Projection: Oscar – A Season Without a Narrative


We are a month into the fall movie season, a point at which the Oscar race should be well oiled and firing on all cylinders. And yet, as I’ve noted in previous columns, this season has a different vibe, as though we are flying blind as we move into the awards frame. That’s not due to a shortage of contenders, mind you – to the contrary, the early festivals have offered a variety of promising new Oscar contenders and reintroduced some of the favorites from Sundance and Cannes. But unlike almost every year in recent memory, there is no clear frontrunner coming out of the Venice-Telluride-Toronto gauntlet. Perhaps it’s just a result of the movies themselves – a variety of quality work with no undeniable standout among them. But I approach the scenario with a slightly different perspective: this is a season that has yet to find its own narrative.

I’ve talked a lot in seasons past about Oscar Season narratives – the through lines we follow each year that tend to dictate the conversation threads as we make our way from the opening night at Venice to the closing moments of Oscar night. Sometimes those narratives are determined by the films in play, while other times they’re set in motion by the volume with which critics and certainly pundits respond to them. But this season, neither has occurred, and no singular narrative has taken hold.

That may have a lot to do with last season, which was fraught with narratives both frightening and hopeful. The U.S. Presidential election set that dichotomy into motion automatically, and it so happened that there were films that played into it perfectly. La La Land debuted at Venice and became a very literal representation of its title: exuberance of dreams set against a more harrowing reality. Moonlight premiered at Telluride and exemplified a treacherous environment of identity reconciliation made all the more so by virtue of the clear and present danger of a Trump administration. It makes sense, in retrospect, how the season unfolded: La La Land blazed out of the gate and never seemed to waiver, its head of steam likely strengthened by the hope and dream of continued American progress. Hillary Clinton’s chances of winning the presidency seemed rock-solid, and therefore we were sort of gliding on air – cautious and worried, to be sure, but gliding nevertheless. Had that become our reality, there may have been no competing narrative for the entirety of the season. But that’s not how it turned out. Darkness set in on November 8, and the glide came to a rough skidding halt. There was an almost simultaneously depression of mood but elevation of consciousness, a combination that perhaps opened the door wider for a film like Moonlight, which spoke very precisely to those themes, to take hold.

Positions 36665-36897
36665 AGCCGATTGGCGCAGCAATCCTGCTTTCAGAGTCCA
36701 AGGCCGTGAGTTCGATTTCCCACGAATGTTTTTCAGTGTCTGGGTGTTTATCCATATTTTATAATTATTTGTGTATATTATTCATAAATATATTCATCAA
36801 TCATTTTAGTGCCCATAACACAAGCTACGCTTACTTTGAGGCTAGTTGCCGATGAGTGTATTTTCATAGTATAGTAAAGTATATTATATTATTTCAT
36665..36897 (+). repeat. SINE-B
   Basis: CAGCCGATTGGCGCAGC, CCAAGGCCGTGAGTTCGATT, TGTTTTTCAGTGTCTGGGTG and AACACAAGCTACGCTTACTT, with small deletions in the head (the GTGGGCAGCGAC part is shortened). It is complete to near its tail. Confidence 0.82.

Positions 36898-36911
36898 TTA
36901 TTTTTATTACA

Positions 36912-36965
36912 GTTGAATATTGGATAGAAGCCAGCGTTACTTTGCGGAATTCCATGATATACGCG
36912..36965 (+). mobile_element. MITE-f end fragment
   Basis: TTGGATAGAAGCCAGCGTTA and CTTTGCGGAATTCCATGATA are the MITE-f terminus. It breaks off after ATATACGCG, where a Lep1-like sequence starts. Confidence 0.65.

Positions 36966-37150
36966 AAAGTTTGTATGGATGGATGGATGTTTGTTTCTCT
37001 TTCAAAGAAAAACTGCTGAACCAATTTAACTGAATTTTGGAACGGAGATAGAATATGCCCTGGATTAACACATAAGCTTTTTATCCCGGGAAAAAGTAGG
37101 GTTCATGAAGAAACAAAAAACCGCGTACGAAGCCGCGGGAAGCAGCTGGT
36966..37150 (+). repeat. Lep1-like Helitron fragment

Is that the ultimate reason the film won Best Picture? Not necessarily. The preferential ballot system holds a lot of sway and must be appropriately respected going forward. And also, ya know, Moonlight is a masterpiece film. But anyone familiar with the Oscar race is well aware that narrative plays a significant role in said race – and who dictates and controls that narrative is a crucial factor.